We therefore agree with the broadcaster’s decision to uphold the complaint, and we emphasise our view that this was a serious departure from our fairness principles. Our task on this occasion is to determine whether the broadcaster acted sufficiently and appropriately once it upheld the complaint under the fairness standard, and specifically whether the apology broadcast the following week was adequate, given the nature of the breach.
 Ms Kennedy said that a ‘full and unreserved apology to the staff member concerned is needed’. She argued that the apology broadcast by MediaWorks was not adequate as it was aired ‘27 minutes into the programme’. She said that the item where the presenter ‘chose to humiliate a parliamentary [officer] for her… body shape’ had been seen widely, so ‘any apology should have been just as widely seen, not sandwiched between items near the end of a show’. She considered the presenter’s apology to be ‘half-hearted’.
 MediaWorks said that as a result of the concerns expressed by Ms Kennedy, an on-air apology was made by Mr Henry, which it considered to be ‘comprehensive and not half-hearted, and was intended to sincerely redress the harm the broadcast may have caused’. Mr Henry said in that apology:
Last week on The Paul Henry Show, we did one of our regular segments ‘Who Even is That?’ We were taking a light-hearted satirical look at the job description of a Parliamentary Chamber and Gallery Officer. We’ve had a number of complaints about the way that we did this, and after looking into it, I accept that what I did was unfair. I wanted to say I’m really sorry for the distress and offence it’s caused. It wasn’t my intention at all; it absolutely wasn’t my intention to cause any distress.
 MediaWorks said that ‘As is convention, the apology was broadcast at approximately the same part of the programme as the original offence and there was no intent to obscure it’. It also noted that the item was removed from TV3’s website four working days after the original broadcast. It considered these steps amounted to an appropriate and sufficient response to the breach.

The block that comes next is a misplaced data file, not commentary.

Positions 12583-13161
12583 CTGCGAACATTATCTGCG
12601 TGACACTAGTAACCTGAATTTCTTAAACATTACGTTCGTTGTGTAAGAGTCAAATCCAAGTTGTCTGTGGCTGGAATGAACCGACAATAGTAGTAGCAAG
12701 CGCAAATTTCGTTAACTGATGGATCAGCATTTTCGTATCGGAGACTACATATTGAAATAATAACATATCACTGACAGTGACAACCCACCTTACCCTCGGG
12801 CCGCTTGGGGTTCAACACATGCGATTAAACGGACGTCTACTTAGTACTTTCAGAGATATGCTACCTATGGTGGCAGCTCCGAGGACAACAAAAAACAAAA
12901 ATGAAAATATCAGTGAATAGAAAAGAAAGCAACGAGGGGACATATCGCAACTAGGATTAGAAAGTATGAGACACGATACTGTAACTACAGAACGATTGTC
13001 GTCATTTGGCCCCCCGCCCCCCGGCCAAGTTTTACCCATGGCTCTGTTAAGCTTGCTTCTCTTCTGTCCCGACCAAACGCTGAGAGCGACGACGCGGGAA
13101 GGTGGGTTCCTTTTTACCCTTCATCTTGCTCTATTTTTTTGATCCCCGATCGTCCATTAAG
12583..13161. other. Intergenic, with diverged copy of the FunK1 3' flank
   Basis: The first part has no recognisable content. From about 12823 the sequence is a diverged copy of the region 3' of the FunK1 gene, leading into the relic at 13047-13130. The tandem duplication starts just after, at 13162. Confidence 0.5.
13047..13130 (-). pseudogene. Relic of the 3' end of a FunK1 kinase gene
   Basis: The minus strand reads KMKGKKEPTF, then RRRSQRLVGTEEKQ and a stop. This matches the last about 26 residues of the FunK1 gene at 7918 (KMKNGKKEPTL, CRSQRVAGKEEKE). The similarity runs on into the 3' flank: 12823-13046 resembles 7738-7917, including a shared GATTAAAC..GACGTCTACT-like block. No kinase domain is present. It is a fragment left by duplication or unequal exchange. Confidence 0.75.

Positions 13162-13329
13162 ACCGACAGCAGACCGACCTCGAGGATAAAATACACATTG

We understand that the broadcaster has elected to screen the apology at the same time as the original segment; it is usual practice when the Authority orders a broadcast statement to specify it is to be broadcast at the same time and on the same day of the week, in an attempt to reach a similar audience. We also understand that the decision to broadcast an apology would have taken some time and consultation, once complaints had been received. We note that Ms Kennedy’s complaint is dated 18 May, three days after the broadcast, and appears to have been posted. It could have taken several days to arrive. In all the circumstances, we consider it reasonable that the apology was ultimately broadcast one week after the offending segment, on 22 May. By that stage MediaWorks had also taken the step of removing the item from its website.
 Having been assured by the broadcaster that the apology was sincere, we are prepared, on this occasion, to accept that this is so and that this serious error of judgement is acknowledged and is regretted. Accordingly, we decline to uphold the complaint.
 We comment, however, that broadcasters need to ensure that programme presenters think about who they may hurt and need to think about the power of their medium when contemplating segments such as this. We would not like to see a situation like this repeated.
For the above reasons the Authority declines to uphold the complaint.
Signed for and on behalf of the Authority
21 August 2014
The correspondence listed below was received and considered by the Authority when it determined this complaint:
1 Erin Kennedy’s formal complaint – 22 May 2014
2 MediaWorks’ response to the complaint – 26 May 2014
3 Ms Kennedy’s referral to the Authority – 29 May 2014
4 MediaWorks’ response to the Authority – 30 June 2014
5 Ms Kennedy’s final comment – 5 July 2014
6 MediaWorks’ confirmation of no final comment – 7 July 2014
1 Commerce Commission and TVWorks Ltd, Decision No. 2008-014